The Rwandan government on Friday announced new measures to improve the quality of education in the country as the east African nation aspires to attain upper-middle-income status by 2035.
The government plans to assess education quality in existing higher learning institutions and review the accreditation and licensing requirements for new ones, according to a statement released by the prime minister’s office.
It will also discontinue automatic student promotion practice in primary and secondary schools, which had been adopted to avoid repetition and school dropouts, and reinforce a merit-based system to prioritize quality in education.
In addition, the government will strengthen vocational education in the country and make it more accessible and affordable.
These measures were among the 16 resolutions adopted at the 17th National Leadership Retreat, a four-day event that focused on shaping the country in line with Vision 2050, where Rwanda aspires to become an upper middle-income by 2035 and high-income by 2050.
Rwandan President Paul Kagame, who chaired the event, said investors who prioritize profit over quality had been investing in universities that produce half-baked graduates.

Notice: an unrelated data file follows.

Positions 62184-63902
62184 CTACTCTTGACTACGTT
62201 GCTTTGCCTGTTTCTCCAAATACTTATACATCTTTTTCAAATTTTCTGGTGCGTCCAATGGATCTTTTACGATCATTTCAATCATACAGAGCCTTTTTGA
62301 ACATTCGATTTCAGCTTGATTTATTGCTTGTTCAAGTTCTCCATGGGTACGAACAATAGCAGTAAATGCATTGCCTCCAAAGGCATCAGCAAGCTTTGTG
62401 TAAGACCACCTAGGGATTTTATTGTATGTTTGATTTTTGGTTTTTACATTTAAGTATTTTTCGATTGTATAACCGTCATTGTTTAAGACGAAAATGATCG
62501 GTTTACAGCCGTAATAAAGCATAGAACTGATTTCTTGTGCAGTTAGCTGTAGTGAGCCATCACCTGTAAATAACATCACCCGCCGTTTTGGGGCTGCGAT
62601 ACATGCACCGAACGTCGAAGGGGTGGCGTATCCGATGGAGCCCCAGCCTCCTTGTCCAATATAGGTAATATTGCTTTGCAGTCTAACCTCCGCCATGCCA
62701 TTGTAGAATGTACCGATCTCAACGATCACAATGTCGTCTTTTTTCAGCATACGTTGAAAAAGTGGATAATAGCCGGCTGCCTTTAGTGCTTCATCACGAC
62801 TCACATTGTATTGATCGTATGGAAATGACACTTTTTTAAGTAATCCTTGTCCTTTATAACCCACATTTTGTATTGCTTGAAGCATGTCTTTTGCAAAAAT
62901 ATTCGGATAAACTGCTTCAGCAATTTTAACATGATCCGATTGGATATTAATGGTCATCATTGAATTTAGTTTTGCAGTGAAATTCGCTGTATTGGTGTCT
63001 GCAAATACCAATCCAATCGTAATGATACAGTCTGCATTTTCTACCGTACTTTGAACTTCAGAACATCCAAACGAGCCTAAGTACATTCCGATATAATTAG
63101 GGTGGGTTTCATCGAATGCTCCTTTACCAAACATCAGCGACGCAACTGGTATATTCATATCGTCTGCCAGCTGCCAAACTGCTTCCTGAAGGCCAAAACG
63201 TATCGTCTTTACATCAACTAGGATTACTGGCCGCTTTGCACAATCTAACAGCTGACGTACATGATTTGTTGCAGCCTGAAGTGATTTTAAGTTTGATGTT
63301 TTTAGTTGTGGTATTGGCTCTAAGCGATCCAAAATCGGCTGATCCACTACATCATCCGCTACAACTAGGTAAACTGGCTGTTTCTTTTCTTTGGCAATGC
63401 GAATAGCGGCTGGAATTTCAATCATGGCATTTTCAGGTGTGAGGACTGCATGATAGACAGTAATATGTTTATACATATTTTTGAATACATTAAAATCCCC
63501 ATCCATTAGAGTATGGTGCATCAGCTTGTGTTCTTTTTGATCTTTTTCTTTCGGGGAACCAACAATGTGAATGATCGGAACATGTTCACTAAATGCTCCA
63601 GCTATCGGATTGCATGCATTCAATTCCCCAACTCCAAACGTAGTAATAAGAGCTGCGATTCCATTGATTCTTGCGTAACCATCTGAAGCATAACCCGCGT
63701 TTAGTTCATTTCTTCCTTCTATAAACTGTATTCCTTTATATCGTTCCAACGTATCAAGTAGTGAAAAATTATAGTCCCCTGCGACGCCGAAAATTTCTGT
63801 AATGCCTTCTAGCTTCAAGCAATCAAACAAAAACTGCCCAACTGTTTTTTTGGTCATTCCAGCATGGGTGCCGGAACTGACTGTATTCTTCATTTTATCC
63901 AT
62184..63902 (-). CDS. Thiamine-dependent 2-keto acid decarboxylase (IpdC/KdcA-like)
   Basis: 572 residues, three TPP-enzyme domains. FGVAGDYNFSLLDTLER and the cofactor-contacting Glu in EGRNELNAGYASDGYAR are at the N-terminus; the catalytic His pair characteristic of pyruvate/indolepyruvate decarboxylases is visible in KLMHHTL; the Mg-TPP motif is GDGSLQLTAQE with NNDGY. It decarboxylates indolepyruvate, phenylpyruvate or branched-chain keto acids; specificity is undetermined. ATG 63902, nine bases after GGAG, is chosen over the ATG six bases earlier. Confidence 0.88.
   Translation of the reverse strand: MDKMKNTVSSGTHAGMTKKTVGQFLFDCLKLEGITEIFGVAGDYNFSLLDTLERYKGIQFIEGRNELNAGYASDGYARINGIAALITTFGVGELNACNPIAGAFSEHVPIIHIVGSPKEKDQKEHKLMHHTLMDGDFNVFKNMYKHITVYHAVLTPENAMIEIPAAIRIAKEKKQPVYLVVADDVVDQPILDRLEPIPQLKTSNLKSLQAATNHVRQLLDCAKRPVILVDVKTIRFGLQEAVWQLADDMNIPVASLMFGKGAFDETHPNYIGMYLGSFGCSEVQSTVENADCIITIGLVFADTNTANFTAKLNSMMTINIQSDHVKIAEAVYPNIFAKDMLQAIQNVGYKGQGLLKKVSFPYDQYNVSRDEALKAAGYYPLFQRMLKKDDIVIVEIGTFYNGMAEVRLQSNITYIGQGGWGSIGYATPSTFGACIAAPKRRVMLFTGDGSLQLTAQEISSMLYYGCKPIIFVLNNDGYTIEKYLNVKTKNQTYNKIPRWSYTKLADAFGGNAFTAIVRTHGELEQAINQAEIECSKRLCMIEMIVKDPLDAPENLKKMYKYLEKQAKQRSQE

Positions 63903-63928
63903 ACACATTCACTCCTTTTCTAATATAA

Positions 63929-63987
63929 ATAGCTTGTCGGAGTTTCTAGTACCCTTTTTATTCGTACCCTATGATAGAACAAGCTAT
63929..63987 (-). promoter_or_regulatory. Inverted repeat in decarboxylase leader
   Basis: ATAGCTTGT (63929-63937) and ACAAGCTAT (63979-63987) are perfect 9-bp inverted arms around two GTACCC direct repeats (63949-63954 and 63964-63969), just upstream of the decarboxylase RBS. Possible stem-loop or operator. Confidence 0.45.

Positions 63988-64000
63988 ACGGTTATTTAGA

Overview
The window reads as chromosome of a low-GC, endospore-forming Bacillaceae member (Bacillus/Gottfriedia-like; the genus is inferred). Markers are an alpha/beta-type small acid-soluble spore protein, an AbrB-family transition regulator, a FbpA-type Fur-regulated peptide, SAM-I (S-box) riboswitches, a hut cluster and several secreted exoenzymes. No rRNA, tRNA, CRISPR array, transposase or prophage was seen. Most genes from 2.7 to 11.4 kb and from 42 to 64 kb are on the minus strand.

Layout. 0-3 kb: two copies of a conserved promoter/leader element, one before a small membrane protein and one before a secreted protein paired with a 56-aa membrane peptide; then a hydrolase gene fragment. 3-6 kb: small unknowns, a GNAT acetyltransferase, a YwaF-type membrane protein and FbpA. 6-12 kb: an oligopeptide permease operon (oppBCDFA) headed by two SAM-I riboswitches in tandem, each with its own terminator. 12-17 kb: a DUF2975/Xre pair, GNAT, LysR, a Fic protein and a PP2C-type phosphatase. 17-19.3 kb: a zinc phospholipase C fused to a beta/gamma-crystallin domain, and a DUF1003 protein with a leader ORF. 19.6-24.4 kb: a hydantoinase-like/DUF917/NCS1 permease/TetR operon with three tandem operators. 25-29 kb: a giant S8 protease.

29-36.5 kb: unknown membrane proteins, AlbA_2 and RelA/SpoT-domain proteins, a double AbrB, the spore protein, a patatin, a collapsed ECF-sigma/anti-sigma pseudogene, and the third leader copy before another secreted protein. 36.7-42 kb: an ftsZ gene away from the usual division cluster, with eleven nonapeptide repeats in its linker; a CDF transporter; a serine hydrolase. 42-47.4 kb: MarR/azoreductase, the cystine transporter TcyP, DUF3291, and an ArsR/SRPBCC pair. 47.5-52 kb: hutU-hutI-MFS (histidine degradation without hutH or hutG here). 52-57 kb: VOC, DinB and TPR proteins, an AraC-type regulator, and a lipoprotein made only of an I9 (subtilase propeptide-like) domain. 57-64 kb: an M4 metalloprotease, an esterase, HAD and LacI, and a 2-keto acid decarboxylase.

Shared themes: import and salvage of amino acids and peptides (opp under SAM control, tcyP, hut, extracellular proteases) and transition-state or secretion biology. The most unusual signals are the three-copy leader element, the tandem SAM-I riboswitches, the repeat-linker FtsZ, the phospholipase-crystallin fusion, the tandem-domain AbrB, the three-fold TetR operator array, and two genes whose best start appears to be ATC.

Silas Lwakabamba, Rwanda’s former minister of education, called for quality in-put to achieve quality education.
“It means you need quality teachers, quality facilities and infrastructure,” he told Xinhua. “If you don’t have all those you are going to have a problem definitely.”
“There is need to set up systems in institutions where there are checks and balances. On the other hand there should be quality checks internally and externally,” he added.
Ismael Buchanan, a senior lecturer of political science at the University of Rwanda, said the government had been building classrooms and ensuring the provision of materials rather than improving the capacity of the teaching workforce or tracking learning outcomes.
He said that an effective and sustained effort to improve education quality has yet to be developed.
“That is why most of our graduates may find themselves in an invisible position as most of them are unable to possess a basic set of skills, including the ability to speak English,” he told Xinhua.
Recent findings from government-commissioned study on existing gaps in education in Rwanda showed that in Rwanda a student reads 23 words per minute on average against the global average of 60 words.
A teacher in Rwanda reads only 90 words per minute compared to the global average of 120 words, the study also showed. Enditem